I was actually the one who was approached initially about doing a "Hacks" book about Knoppix. The idea of a book full of Knoppix Hacks really appealed to me, because I had been doing system recovery with Knoppix for quite some time (and with other recovery disks before that). There were a lot of common recovery scenarios and other sysadmin scenarios (like disk imaging) that I thought would be really cool all listed in a single book. In some ways I was inspired by the Linux Server Hacks book, which lists a lot of great tips for day-to-day sysadmin work. I suppose my goal was to make Knoppix Hacks the first book you reach for when something has gone horribly wrong on a server. Of course, while I used Knoppix primarily for recovery, many people have used it for entirely different reasons, whether to demo Linux, as a full Linux distribution that follows them around, to easily install a Linux to their hard drive, or as a launching point for their own live CD. It made sense for the book reflect this with chapters devoted to each of the different types of use.

That's a tough one. I'm going to cheat and name a few that I really like for different reasons. My favorite all-around hack is probably Hack #55 which goes over how to restore an erased partition table using the gpart tool. I like that one the best because I actually accidentally erased my complete partition table on my heavily-customized laptop and thought I had lost everything, and Knoppix came to the rescue and was able to restore it. Probably the hack that surprised me the most when I discovered it was Hack #76 which discusses how to boot Knoppix on top of a Windows machine and actually edit the Windows registry--something I had no clue was possible before. In fact, the "Rescue Windows" chapter is probably my favorite chapter because a lot of those hacks completely surprised me when I first discovered them.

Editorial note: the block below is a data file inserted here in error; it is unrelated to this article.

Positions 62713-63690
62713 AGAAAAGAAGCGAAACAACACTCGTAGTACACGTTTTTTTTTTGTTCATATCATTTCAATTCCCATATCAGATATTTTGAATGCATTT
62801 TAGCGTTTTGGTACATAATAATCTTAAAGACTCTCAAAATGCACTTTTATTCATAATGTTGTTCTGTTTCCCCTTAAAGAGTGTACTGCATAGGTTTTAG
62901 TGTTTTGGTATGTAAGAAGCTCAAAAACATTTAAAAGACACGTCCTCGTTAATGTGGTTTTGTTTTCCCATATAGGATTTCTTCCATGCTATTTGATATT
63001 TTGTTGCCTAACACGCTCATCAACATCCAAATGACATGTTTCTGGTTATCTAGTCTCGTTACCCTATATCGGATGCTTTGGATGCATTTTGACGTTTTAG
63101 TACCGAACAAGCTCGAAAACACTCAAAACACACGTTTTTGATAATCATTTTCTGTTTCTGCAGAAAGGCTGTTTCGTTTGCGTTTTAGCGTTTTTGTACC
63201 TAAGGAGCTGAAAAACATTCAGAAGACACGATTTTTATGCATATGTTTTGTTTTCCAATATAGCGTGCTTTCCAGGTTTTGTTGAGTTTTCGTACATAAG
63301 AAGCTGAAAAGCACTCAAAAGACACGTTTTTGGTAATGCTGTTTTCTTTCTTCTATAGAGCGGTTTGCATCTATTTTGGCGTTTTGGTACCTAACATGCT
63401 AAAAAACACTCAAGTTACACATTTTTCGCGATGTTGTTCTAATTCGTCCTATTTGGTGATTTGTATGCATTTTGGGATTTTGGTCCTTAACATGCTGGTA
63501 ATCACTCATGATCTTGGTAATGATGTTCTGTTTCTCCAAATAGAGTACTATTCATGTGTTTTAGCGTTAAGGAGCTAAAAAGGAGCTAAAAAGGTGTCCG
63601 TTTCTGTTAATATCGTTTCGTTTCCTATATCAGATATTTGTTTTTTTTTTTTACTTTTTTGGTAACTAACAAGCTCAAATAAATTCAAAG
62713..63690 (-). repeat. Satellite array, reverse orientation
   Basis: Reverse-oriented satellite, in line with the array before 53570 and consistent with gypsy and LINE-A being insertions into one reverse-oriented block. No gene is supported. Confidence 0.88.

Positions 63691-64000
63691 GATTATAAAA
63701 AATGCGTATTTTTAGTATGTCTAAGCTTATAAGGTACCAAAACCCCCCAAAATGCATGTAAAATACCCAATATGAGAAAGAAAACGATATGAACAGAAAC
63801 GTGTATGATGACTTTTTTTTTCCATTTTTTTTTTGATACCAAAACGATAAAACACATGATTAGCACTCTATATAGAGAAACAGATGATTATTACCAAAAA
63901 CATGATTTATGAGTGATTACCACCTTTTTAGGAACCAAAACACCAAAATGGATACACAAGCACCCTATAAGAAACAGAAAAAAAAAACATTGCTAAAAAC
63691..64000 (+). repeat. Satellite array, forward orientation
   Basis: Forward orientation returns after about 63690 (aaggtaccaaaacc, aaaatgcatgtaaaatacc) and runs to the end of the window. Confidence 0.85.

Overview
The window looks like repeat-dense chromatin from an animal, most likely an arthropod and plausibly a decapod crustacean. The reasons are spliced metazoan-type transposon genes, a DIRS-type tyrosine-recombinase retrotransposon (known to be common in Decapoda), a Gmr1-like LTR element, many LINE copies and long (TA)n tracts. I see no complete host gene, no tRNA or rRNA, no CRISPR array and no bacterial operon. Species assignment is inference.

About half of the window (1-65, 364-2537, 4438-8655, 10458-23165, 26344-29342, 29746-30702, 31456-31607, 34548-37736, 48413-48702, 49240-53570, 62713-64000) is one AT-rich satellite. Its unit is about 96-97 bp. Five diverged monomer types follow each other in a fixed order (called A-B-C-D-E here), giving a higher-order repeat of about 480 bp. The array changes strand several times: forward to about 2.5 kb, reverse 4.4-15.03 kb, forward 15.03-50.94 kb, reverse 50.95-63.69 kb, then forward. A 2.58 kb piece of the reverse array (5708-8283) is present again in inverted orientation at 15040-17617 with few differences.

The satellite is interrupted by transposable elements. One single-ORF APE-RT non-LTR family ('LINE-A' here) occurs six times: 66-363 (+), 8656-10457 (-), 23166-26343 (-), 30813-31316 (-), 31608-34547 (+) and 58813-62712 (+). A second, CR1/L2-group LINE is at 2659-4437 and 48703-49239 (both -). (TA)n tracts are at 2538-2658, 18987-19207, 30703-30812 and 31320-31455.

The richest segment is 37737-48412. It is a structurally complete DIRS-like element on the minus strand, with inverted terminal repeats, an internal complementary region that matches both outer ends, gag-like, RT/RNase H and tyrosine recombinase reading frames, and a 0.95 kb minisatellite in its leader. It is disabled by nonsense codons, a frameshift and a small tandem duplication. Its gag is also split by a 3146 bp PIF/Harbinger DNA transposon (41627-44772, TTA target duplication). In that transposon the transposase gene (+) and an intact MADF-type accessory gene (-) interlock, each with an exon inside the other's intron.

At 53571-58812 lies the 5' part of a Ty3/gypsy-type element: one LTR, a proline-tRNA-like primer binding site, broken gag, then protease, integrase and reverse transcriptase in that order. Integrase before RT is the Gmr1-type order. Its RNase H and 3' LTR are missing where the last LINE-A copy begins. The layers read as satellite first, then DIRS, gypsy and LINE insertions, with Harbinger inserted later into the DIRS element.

I end up using Knoppix really almost every time there's some sort of computer emergency. Luckily for me this doesn't turn out to be every day. It's funny actually. When a tool consistently saves the day the way Knoppix does, you start to take it for granted. I use Knoppix many times when I'm messing around with my boot loader because I end up being lazy or sloppy since I know that Knoppix can restore the boot code and even the partition table if I mess up. At work I've recently started using it to deal with spyware since it requires much less wrestling to remove the spyware's files when Windows is shut down.